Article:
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Ruby Walsh's views on Total Recall, Douvan and other leading lights

The leading rider is joined by Sean Bowen, Richard Hobson and Harry Whittington

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To celebrate the countdown to Christmas, the Racing Post is giving away one piece of paid content free each day. Here, our Monday Jury reflect on the events of the last few days and look forward to a Saturday cracker at Sandown

How high can Ladbrokes Trophy winner Total Recall fly?

Sean Bowen, jockey: It's impressive how far he's come already. It's crazy that he went up 18lb for Limerick and could still win the Ladbrokes Trophy, but he had a nice racing weight and will go up quite a bit again. He could end up in between handicaps and graded races as it stands, but obviously with Willie Mullins he could improve again.

Andrew Griffiths, Betfred odds compiler: Total Recall hadn’t looked anything out of the ordinary, but the switch to Willie Mullins and a step up in trip has worked wonders. He’s been a revelation this season and is undoubtedly one of the most progressive chasers in training. His win on Saturday was impressive considering he tanked through the race and I’m confident he can make a mark in Graded company.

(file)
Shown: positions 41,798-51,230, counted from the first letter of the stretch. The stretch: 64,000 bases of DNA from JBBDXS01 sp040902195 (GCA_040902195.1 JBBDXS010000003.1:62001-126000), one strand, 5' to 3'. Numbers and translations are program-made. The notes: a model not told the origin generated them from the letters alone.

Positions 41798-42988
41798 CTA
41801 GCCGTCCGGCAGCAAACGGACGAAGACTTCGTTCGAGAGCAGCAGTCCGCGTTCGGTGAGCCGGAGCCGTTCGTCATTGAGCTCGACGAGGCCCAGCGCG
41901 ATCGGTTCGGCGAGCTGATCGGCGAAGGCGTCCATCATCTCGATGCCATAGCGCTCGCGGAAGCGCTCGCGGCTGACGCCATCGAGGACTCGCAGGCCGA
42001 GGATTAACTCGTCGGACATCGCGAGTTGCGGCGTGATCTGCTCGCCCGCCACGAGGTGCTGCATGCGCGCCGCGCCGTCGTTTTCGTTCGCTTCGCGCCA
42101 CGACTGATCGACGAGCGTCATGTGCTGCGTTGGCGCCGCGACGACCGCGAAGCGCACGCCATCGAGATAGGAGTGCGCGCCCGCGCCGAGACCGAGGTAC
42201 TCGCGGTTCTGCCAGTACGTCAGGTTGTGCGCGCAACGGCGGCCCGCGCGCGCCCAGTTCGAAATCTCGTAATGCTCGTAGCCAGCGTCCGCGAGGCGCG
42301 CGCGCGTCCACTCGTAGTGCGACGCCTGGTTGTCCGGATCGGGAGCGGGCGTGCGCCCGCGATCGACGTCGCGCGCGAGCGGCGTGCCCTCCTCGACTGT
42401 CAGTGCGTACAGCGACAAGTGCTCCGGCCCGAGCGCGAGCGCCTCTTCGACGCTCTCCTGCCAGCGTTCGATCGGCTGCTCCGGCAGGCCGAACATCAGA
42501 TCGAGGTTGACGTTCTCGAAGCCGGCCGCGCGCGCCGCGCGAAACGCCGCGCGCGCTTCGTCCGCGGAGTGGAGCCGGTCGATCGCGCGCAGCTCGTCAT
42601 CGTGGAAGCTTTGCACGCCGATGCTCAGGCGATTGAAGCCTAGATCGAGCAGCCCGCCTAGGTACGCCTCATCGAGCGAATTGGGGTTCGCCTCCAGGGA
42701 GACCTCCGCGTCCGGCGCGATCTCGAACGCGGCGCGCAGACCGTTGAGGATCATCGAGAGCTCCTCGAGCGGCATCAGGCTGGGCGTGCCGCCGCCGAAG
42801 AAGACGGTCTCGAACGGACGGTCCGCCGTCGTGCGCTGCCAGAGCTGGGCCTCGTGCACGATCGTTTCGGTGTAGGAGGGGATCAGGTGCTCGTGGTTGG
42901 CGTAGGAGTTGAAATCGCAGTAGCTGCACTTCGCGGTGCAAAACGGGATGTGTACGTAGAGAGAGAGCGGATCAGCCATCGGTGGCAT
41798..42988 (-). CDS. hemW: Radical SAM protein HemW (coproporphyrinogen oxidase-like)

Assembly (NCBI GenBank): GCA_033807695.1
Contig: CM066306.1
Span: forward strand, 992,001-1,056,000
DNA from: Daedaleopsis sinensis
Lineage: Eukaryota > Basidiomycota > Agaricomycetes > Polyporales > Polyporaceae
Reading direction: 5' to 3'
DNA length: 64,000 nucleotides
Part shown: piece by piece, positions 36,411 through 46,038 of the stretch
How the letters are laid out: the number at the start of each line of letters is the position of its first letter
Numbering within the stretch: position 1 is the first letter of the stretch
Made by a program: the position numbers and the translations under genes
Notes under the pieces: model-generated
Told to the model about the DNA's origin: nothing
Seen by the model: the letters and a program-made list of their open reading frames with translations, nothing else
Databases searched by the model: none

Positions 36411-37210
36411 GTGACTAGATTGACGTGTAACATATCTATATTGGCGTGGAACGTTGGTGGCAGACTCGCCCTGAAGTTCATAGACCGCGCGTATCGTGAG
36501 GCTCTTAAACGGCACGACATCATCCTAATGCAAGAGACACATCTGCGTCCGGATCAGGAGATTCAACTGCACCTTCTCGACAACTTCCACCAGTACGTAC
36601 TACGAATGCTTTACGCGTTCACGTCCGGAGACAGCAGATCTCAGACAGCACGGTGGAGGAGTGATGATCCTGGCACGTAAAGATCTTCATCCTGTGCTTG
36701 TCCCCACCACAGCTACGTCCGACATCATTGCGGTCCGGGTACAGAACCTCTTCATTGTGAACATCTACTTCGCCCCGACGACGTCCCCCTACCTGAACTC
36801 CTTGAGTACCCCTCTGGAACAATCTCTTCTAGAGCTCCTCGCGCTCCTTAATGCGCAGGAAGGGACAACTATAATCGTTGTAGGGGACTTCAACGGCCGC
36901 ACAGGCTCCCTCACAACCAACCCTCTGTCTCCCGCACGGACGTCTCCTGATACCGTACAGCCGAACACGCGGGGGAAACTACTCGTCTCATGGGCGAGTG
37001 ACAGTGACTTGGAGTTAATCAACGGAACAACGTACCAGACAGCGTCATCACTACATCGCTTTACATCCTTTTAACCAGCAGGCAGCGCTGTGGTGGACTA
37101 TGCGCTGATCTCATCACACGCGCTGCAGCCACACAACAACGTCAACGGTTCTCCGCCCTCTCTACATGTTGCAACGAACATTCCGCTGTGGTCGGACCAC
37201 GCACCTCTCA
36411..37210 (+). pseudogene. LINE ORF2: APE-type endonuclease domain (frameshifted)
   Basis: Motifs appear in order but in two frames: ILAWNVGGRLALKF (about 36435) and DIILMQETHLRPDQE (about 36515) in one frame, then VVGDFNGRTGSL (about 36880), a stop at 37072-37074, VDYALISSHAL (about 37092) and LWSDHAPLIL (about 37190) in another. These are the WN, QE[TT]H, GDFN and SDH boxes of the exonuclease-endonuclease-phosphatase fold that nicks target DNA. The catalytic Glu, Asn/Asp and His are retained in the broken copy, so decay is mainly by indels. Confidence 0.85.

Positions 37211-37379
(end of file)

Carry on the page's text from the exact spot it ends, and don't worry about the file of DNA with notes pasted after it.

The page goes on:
Richard Hobson, trainer: He joined Willie off a very good mark after being well nurtured by Sandra Hughes, and at this stage he might struggle to reach Gold Cup standard as he's got a fair way to go still. But with Willie almost anything is possible.

Ruby Walsh, jockey: He has progressed a long way already and how much more he can progress again, I don’t know. But when he steps into Graded company it will be a different story. He’s an improving horse but he needs to improve again if he is going to have genuine Gold Cup aspirations. It’s how he’ll fare outside of handicap company with a bigger weight on his back – that’s the interesting question. But everything that he’s been asked so far, he’s answered.